This article is a chapter from the book An Instrument of Thy Peace.
The great sages of the past discovered the Supreme Reality. It is the one Being that is eternally present. It is That which is beyond sense perceptions, and which is the depth of your own consciousness. They did not give It any particular name; they only said that it is “That” or Tat. That alone exists; That alone is. It is eternal existence. They said that you are no different from That. The quote in Sanskrit is Tat twam asi, or “Thou art That.”
However, the sum totality of the knowledge concerning all things in this material physical universe is comprehended only through the senses. These phenomena, like the flitting shadows upon a cinema screen, come and go, but they are made possible because of the presence of the screen. Without the substratum of the screen, it would be impossible to project any pictures. The screen was there even before the projection of the movie started, it is present throughout the showing, and it remains when the show is over. It alone persists even when the shadow play is finished. But no one ever thinks of that silent screen in the cinema theatre; everyone is interested only in the shadow play. However, that screen is the true Reality, while the pictures are only a play of shadows. The great sages said that the Reality is not the same as this passing show and that it is none of what you have known up till now through the senses.
What is the basis of human experiences? Do these experiences really exist outside of you? Have they got an independent existence apart from you? Now let us make it more concrete. Your joys and your sorrows—do these things exist in this world outside of you? Who makes you happy, and who makes you weep? Can you point the finger at someone or something and say, “This is the cause of my happiness, and this is the cause of my sorrow?” This finger pointing is what we all do. We all think we are all wonderful and innocent people, but it is this world outside that puts us through the mill. We are always bothered by this unjust world that gives us such an unfair deal, and we try to find the causes of our unhappiness in the outer things.
Is there something at all outside? Is this world capable of giving us experiences? If we think that it is, then we attribute a great deal of power to this world, but does it deserve the power attributed to it? One great sage dismissed the whole thing. He said, just consider what happens every night when you enter into deep sleep. At that very moment of entering deep sleep, all your problems, sorrows and experiences of the outside world are gone. Nothing prevails from your waking consciousness, and everything is bundled away. You don’t have any problems—no worry, no disappointment, no frustration—nothing, nothing, nothing. You go into a serene state where everything is restful and silent.
Everything is so very desirable in that deep sleep state, that if you are not able to sleep well for two or three days, then you become terribly upset. You may be a condemned prisoner in his cell, or a panhandling hobo or a multibillionaire, no matter what his outer life is, everyone seeks to enter into a state where this world does not exist. Isn’t this situation very, very interesting? You have to see what it is that makes us want to go off into this state. You can understand, because when you enter into that state, all your problems and anxieties are magically gone.
The moment you wake up, all of these things come back to you. Why do they appear when you came back into the state of wakefulness, and why do they once again vanish when you enter into sleep? They vanish because the mind ceases to be active. The moment you enter into the state of deep sleep, the mind is at a standstill, but when you wake up, the mind starts becoming active. The moment mental activity commences, the whole world and all the experiences once again appear. This great sage I mentioned said that the waking state is not the ultimate Reality. So, he says, the kingpin of this entire matter is the activity of the mind.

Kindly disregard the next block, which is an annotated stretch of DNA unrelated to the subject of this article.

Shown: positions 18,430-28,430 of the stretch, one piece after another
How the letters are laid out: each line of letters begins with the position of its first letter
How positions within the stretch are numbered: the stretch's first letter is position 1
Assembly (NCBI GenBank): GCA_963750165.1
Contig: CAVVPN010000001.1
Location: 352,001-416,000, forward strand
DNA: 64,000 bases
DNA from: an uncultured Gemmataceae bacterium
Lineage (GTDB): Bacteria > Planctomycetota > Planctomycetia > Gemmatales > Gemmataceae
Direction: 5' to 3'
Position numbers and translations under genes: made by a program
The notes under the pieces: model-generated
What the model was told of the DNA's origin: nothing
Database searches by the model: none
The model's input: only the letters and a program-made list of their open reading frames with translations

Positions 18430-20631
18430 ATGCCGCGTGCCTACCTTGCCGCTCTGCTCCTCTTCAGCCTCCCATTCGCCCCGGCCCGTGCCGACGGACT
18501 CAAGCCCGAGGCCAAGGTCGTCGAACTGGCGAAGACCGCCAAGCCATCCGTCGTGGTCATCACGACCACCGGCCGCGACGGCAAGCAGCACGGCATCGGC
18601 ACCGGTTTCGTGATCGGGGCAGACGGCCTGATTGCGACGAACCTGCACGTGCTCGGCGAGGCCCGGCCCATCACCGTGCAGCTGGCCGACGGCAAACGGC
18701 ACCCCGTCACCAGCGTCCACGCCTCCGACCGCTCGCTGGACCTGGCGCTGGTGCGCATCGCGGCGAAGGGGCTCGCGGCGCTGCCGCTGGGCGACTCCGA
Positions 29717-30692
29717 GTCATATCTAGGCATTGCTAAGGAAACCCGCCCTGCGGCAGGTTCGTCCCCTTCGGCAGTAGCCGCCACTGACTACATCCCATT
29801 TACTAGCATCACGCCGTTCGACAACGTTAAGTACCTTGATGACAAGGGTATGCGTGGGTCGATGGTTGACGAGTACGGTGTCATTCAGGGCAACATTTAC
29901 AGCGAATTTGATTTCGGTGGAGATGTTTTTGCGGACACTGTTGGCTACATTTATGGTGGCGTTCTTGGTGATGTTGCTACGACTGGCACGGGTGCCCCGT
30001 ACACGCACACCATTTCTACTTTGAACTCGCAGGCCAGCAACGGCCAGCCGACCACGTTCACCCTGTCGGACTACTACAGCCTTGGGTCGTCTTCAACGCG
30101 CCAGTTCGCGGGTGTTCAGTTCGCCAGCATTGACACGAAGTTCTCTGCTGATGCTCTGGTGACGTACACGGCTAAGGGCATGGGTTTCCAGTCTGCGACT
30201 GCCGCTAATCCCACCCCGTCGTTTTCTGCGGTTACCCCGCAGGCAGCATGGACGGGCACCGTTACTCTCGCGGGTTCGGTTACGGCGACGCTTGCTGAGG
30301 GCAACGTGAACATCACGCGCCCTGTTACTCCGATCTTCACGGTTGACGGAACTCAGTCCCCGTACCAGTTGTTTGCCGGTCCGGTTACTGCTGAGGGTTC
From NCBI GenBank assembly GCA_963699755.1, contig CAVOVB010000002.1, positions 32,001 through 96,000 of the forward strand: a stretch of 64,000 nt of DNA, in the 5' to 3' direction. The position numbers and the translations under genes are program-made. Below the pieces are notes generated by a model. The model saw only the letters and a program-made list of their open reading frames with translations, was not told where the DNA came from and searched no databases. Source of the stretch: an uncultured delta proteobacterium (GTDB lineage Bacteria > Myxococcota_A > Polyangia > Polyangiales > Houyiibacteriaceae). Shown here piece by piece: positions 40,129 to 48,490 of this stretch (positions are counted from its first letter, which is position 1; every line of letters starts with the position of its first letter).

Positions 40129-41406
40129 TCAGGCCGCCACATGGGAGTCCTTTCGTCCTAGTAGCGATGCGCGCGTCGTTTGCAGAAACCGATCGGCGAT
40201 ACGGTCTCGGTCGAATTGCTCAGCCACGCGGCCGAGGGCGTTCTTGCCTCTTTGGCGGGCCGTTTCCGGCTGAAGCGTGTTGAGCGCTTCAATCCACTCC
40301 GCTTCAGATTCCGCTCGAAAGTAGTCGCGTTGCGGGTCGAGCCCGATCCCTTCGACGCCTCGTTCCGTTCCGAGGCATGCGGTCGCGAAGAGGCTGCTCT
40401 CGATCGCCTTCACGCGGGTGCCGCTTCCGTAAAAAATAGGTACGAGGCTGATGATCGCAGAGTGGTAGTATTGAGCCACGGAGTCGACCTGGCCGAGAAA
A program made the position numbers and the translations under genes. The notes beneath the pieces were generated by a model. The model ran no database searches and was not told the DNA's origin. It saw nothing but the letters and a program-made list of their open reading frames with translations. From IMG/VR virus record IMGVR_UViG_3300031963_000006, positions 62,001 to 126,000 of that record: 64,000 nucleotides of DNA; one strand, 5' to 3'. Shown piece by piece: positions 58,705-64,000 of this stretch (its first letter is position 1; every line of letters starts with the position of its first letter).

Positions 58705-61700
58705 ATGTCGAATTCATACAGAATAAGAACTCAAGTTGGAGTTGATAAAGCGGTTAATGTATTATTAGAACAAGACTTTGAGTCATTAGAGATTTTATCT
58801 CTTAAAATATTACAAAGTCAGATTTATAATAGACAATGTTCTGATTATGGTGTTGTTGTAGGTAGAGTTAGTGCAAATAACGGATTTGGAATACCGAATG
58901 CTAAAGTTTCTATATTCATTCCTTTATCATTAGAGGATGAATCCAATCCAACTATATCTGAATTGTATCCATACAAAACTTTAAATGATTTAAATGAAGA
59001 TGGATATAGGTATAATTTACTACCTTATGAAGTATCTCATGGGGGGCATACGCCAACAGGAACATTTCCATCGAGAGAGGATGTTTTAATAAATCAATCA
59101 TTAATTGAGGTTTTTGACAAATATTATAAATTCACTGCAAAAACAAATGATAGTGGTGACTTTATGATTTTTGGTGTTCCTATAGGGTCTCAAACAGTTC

If you are able to change the nature of the activity of the mind, then you have the key to bring about a corresponding change in the nature of the experience you have. If in a particular condition of the mind, a certain quality of experience comes to you, if you bring about a transformation in the inner state of your mind, it means your experience will also be transformed. It is like changing the channel of your TV. You change the channel and immediately that program vanishes and some other programme comes.
You Can Make Your Own Happiness
We do not want sorrow and pain; we want happiness and joy. That is what everyone is seeking. You create all your experiences-you can make your own happiness and unmake your own misery. This is the truth; please ponder this again and again. If you refuse to allow anything in this world to affect you, then already you have guaranteed what will happen to you and what will not happen to you. It is this decision that can make all the difference between causing you misery or allowing yourself to be able to stand like a rock—no matter what comes. But then, this lightning decision of the moment has behind it the whole background of what you have trained yourself to be, what you have learned as lessons of life, and how you have cultivated yourself. The world cannot shake the person whose background is full of discrimination, enquiry and analysis.
If this background is not there, then you are a plaything in the hands of whatever is outside. Everything has the power to shake you up and make you either laugh or weep. It is unwise to go on giving outside things this power to affect your life inside. You ought to be the master of your own situation within, and therefore you have to seriously cultivate yourself. You have to carry on discrimination and deep thought, and then observe and learn lessons from other people’s lives. These things that come to us are inevitable-they are part and parcel of life. There is no use in hollering about something that one cannot change.
The great sages understood the prayer, “Give me the courage to change that which can be changed, give me the serenity to accept that which cannot be changed, and give me the wisdom to know the difference.” In this way, they saw the inevitable, and then they came to terms with it. They said, “This is as it is, so I should accept it, and I should learn to relate myself in the right way.” Our happiness, misery, joy or sorrow are in truth ninety-five per cent a matter of how well we know ourselves and how we relate to our own inner life.